So you’ve prepped your home cosmetically for sale in every imaginable way – fresh paint, a deep cleaning, new landscaping, decluttered closets and even organized the garage! Your house looks better then it ever has and you are ready to hit the market! Before you proceed with the “For Sale” sign in the ground, there are several key pieces of information that you should consider gathering that today’s savvy buyers are going to want to know.
Do you have a copy of a current survey on your home? Have this document available and provide to your listing agent so they can include in the information about your home. Buyers want to know about property lines, easements, conservation buffers, if there is room for a pool, if the property line extends to the water behind your home, etc. Having a survey to provide upfront will help to eliminate these types of concerns vs. waiting until a property is under contract.
If you’ve made any changes that would affect your property such as adding a pool or fence since you took ownership and are not shown on your current survey, it’s important to advise the buyer. A new survey will usually need to be ordered prior to closing in this scenario. If you don’t have one from when you purchased the home, try contacting the title company or attorney’s office that handled the closing of the property. Depending on how long ago that was, they may be able to retrieve from their archives.
2. Floorplan or Appraisal Sketch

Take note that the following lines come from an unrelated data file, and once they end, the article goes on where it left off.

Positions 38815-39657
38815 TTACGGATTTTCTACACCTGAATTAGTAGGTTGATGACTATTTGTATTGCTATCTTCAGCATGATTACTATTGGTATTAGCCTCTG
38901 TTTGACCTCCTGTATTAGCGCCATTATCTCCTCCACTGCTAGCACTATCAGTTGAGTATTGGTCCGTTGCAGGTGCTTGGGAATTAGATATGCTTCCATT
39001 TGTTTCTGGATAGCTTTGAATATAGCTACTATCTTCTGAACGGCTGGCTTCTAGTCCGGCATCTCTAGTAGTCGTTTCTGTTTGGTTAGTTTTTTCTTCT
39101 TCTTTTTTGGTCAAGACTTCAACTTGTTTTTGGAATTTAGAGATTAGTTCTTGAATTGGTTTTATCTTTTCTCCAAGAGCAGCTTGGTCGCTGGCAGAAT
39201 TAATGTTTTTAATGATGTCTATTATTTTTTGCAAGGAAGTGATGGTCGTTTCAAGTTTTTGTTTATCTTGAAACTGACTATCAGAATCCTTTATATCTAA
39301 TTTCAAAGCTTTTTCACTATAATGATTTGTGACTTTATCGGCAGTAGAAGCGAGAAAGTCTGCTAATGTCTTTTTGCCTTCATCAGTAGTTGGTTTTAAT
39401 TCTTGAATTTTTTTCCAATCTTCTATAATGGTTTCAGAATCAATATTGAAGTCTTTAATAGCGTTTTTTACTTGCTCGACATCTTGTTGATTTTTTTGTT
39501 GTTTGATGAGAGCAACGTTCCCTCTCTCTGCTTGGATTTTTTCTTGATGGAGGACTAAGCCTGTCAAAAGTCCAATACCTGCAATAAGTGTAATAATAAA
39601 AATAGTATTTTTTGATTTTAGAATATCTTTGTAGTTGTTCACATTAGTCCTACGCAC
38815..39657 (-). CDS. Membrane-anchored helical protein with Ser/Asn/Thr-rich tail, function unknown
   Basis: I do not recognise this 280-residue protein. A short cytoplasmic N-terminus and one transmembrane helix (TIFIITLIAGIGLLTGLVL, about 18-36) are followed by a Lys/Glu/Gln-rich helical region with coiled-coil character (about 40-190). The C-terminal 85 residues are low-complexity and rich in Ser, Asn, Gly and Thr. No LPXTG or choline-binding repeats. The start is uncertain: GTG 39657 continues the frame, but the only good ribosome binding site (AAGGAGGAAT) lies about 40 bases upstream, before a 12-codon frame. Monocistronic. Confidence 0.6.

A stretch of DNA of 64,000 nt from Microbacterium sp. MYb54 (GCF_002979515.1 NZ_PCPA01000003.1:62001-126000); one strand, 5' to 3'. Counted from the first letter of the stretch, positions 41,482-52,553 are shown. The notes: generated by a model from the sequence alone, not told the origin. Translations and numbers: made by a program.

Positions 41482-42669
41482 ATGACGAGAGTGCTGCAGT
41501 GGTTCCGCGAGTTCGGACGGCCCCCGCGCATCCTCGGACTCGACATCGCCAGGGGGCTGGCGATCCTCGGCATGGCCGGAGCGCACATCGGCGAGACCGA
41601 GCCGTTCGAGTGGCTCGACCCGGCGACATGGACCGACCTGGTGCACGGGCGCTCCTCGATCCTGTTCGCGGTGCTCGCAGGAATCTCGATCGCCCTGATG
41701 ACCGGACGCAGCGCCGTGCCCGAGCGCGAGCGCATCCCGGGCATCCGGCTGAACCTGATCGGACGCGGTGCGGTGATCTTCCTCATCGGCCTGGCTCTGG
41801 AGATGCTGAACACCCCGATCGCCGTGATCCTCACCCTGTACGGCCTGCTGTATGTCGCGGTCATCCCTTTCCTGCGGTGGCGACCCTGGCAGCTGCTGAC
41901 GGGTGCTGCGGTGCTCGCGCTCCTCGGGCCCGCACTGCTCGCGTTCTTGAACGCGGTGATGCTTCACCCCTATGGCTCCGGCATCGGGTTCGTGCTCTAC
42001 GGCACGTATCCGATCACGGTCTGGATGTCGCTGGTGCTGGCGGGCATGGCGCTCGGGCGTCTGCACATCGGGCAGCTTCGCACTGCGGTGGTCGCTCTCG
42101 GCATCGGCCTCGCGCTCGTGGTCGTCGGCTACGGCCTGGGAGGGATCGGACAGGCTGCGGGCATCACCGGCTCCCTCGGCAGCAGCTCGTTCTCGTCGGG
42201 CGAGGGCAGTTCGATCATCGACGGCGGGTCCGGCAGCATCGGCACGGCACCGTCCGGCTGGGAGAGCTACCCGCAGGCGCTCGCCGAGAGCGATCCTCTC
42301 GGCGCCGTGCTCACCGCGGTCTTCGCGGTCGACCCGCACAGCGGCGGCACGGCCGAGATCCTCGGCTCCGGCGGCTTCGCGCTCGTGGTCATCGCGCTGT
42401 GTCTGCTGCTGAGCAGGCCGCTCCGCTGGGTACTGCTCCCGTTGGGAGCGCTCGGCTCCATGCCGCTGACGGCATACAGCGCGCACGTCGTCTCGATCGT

Buyers often need to know room dimensions as it helps with determining furniture placement and to ensure how what they have will fit (or have to be reconfigured) in the new space. As any real estate agent can attest, many hours have been spent measuring spaces while looking at a home and comparing that against the existing buyer’s furniture dimensions. I’ve encountered entire home searches that revolved around a great room accommodating an entertainment center and the garage size so a motorcycle could fit in addition to the cars!
An appraisal is helpful as it can confirm the exact square footage of a home vs. relying on tax records which may not be accurate. We’ve all heard stories where the appraisal showed the actual square footage that was smaller than what was initially represented in a listing sheet. Having an appraisal will help to ensure that does not happen. You should have received a copy of the appraisal if you obtained a mortgage loan from your lender or if you refinanced. If you don’t have either, consider having a floorplan drawn up or home measured by an appraiser when prepping your home for sale. Your agent can assist with resources to this effect.
3. Utility Bills
Buyers want to get an idea of what they can expect the heating and cooling bills to be in a home. Review your bills over the last one to two years to get an average in the various seasons, or call your local utility provider as they can often provide you with information on the high, average and low costs. This information can be very beneficial when a buyer sits down to number crunch their total costs of owning a home. If you had an unusually high or low bill, provide some explanation to accompany the numbers.
4. Termite Bond
In many markets where termites are alive and well, it is common place for homes to have some sort of protection plan in place which is also known as a bond. In Florida, where I live and work, this is a primary concern and often one of the first questions buyers and their agents want to know. Prior to listing your home, obtain a copy of your termite bond policy from the provider, know exactly what type of bond you have – repair or treatment bond and up to what dollar amount of coverage is it good for. Also know how long the bond is in effect, when it is up for renewal and what the renewal fee is, if there is a transfer fee and what does it provide protection for – not all bonds provide protection against all different types of termites.